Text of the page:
Over a near 50-year career, Guy Clark packaged freedom in song. His music was an encrypted literature that told of endless stretches of highway, people and places long since forgotten.
While crafting epic tales of gunslingers, desperadoes and outlaws, he was really writing anthems for us average folk — making unlikely heroes out of old dog drunks, punks, cowards and losers.
A lost-and-found troubadour with worn pockets full of “hillbilly haiku,” he never topped the charts, but his songs made him an American icon.
Here is a list of 15 of Guy Clark’s best songs, homegrown and Holler-picked:
Upbeat, meandering, and “Texas-textured” rhythms bring ‘Rita Ballou’ to life. A song with legs, it could waltz through every beer joint, pool hall and honky tonk around and know how to show you a good time.
This is the opening track of his first studio album, Old No. 1. Clark sounds green and youthful in this song, but this debut album was the perfect vehicle to showcase his chops and catapult him into the country-folk canon.
A fun and carefree classic, ‘Homegrown Tomatoes’ is poetry in its own right. It may sound simple — maybe even a little juvenile — but it speaks the loudest truth: “Only two things that money can't buy … that's true love and homegrown tomatoes”
While ‘Boats to Build’ is beautifully literary and poignantly self-reflective, it’s the sure-fingered guitar picking in time with Clark’s rugged and wise phrasing that make this song.
Amid mentions of fellow musicians and beat poets, “Cold Dog Soup” plays like a fable — almost a cautionary tale — of his folk companions in one swirling, surrealistic portrait.
Even with the bright trilling of Spanish guitar throughout, Clark’s voice is darker in this tune, making for a somber and sobering arrangement.
‘My Favorite Picture of You’ is the title track of Clark’s final studio album. A song tinged with humor, but also sadness, it’s gruff, but still tender. His vocals straining under the emotions of the song, his voice shows age —weathered, yet wise.
The tune is inspired by a picture of his wife Susanna. It was taken while she was cross-armed and angry about Clark and close friend, Townes Van Zandt, being piss drunk once again.
This song plays like a conversation, like getting advice from an old friend. ‘Stuff That Works’ is a reminder to appreciate the “Stuff that's real, stuff you feel / The kind of stuff you reach for when you fall.”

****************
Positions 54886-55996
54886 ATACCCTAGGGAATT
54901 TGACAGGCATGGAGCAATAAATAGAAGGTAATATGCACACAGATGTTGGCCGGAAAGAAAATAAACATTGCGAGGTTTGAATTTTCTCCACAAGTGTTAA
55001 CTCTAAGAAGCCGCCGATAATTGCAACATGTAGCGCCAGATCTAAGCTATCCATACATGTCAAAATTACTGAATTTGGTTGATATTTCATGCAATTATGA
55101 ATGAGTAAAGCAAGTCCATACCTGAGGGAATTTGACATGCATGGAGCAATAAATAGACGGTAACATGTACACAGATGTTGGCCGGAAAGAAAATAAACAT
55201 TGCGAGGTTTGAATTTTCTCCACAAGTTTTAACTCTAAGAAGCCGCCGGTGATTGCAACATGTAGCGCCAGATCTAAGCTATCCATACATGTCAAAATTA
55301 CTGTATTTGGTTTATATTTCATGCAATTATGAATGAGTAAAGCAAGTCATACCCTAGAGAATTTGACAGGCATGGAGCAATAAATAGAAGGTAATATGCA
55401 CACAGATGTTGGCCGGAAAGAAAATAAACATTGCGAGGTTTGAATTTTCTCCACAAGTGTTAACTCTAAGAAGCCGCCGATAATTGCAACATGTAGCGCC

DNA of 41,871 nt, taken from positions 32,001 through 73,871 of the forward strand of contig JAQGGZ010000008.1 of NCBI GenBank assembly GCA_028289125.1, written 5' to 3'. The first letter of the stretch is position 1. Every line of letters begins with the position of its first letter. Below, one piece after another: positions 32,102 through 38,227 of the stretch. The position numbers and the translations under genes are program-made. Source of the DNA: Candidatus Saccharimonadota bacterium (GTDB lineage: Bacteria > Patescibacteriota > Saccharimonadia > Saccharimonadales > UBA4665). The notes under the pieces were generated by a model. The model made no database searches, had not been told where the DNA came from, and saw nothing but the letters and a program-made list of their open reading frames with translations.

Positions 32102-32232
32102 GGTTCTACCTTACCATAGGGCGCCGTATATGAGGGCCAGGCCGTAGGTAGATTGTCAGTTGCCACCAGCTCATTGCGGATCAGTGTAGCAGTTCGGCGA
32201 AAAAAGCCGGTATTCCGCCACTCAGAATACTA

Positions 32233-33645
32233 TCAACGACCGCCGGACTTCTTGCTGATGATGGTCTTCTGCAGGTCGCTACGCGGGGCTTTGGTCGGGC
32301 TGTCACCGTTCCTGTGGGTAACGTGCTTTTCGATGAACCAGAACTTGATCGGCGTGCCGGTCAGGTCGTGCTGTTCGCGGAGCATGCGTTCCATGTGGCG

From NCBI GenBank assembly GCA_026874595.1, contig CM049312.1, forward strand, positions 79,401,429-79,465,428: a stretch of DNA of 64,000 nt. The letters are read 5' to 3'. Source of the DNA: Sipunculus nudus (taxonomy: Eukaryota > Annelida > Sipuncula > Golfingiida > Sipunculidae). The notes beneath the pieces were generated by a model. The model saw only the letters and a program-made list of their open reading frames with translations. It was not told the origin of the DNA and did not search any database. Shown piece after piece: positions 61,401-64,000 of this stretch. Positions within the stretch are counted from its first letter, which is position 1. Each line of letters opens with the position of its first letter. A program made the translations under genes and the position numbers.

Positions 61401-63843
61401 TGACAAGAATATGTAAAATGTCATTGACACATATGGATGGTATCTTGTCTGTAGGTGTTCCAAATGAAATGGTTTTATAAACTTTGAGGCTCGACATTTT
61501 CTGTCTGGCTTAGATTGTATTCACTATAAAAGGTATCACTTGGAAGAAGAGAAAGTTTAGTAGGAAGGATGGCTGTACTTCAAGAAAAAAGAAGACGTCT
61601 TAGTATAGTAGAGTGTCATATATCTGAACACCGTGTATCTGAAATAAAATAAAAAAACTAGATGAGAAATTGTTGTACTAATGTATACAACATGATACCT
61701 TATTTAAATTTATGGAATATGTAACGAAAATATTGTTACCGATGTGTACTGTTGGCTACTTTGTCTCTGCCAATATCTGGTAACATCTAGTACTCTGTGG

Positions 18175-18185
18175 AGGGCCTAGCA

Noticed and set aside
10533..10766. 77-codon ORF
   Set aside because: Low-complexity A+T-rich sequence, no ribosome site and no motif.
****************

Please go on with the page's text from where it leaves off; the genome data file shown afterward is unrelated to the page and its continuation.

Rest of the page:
“She ain't goin' nowhere, she's just leavin’”
‘She Ain’t Goin’ Nowhere’ is a song full of mysteries. Who is she? Where is she going or where will she end up? It’s a musical narrative, riddled with delicate poetry and thoughtful prose. Plus, who doesn’t love a cliffhanger?
About the communal heartache you find in a barroom, ‘Broken Hearted People’ is the perfect break-up song and an even better good riddance song.
“If I can't be her man / I’m damned if I'll be her fool”
With Clark’s biting lyrics, the all-too-relatable agony of a broken heart is palpable.
A Clark original first cut by Johnny Cash, ‘Texas 1947’ is a snapshot of a certain time and place with a feeling that a new era is nearing. The Man in Black did the song justice, but there is something special about its writer’s rendition.
With Clark’s conversational twang and no-frills arrangement — punctuated by the sharp pluck of steel strings and occasional harmonica hum — this tune seems to chug along and, by the end, barrel through.
When it comes to songs about trains, this one is rail-y good…
Like ‘Stuff That Works’, this is another ditty about appreciation. Clark had a way of delivering even the simplest messages set to powerful compositions.
“Black Diamond Strings / Are like white flour and grits / You play Black Diamond Strings / ‘Cause it's all you can get”
Cut by many, but made famous by star-studded country quartet, The Highwaymen, Clark’s ‘Desperadoes Waiting for a Train’ romanticized the folk hero, and the song would go on to help shape the outlaw country movement.
Amid wistful piano, lonesome strings and galloping drums, the track tells the story of a young boy admiring an old man and the eventual disenchantment with your heroes.
‘The Last Gunfighter Ballad’ — about an outlaw lost to time — was another of Clark’s originals first recorded by Johnny Cash.
A song with a Wild West bent, shrouded in gun smoke and riddled with Wyatt Earp-isms, Clark interpreted his songs like no other.
The songwriter kept close cowboy company with Nashville Rebel Waylon Jennings providing harmonies for his rendition.
“I'd rather sleep in a box like a bum on the street / Than a fine feather bed without your little ol' cold feet / I’d rather be deaf, dumb, and stone blind / Than to know that your mornings will never be mine”
*wipes tear* The greatest country love song. No, the greatest love song. Full stop.
Both self-destructive and self-reflective, ‘Dublin Blues’ plays like part ode to Clark’s Texas home — all its haunts and watering holes — and part soliloquy to lost love — all its bittersweet heartache.
Clark’s vocals are contemplative and coarse making the tune’s liquor- and longing lyrics sparkle along with the lustrous guitar strums.
“If I can just get off of this L.A Freeway without getting killed or caught.”
Chronicling that itch for the open road, this stripped-down arrangement equipped with Clark’s trademark lyrics — brimming of story and power — ‘L.A. Freeway’ sounds like freedom.
Listen to Holler's The Best Guy Clark Songs playlist below: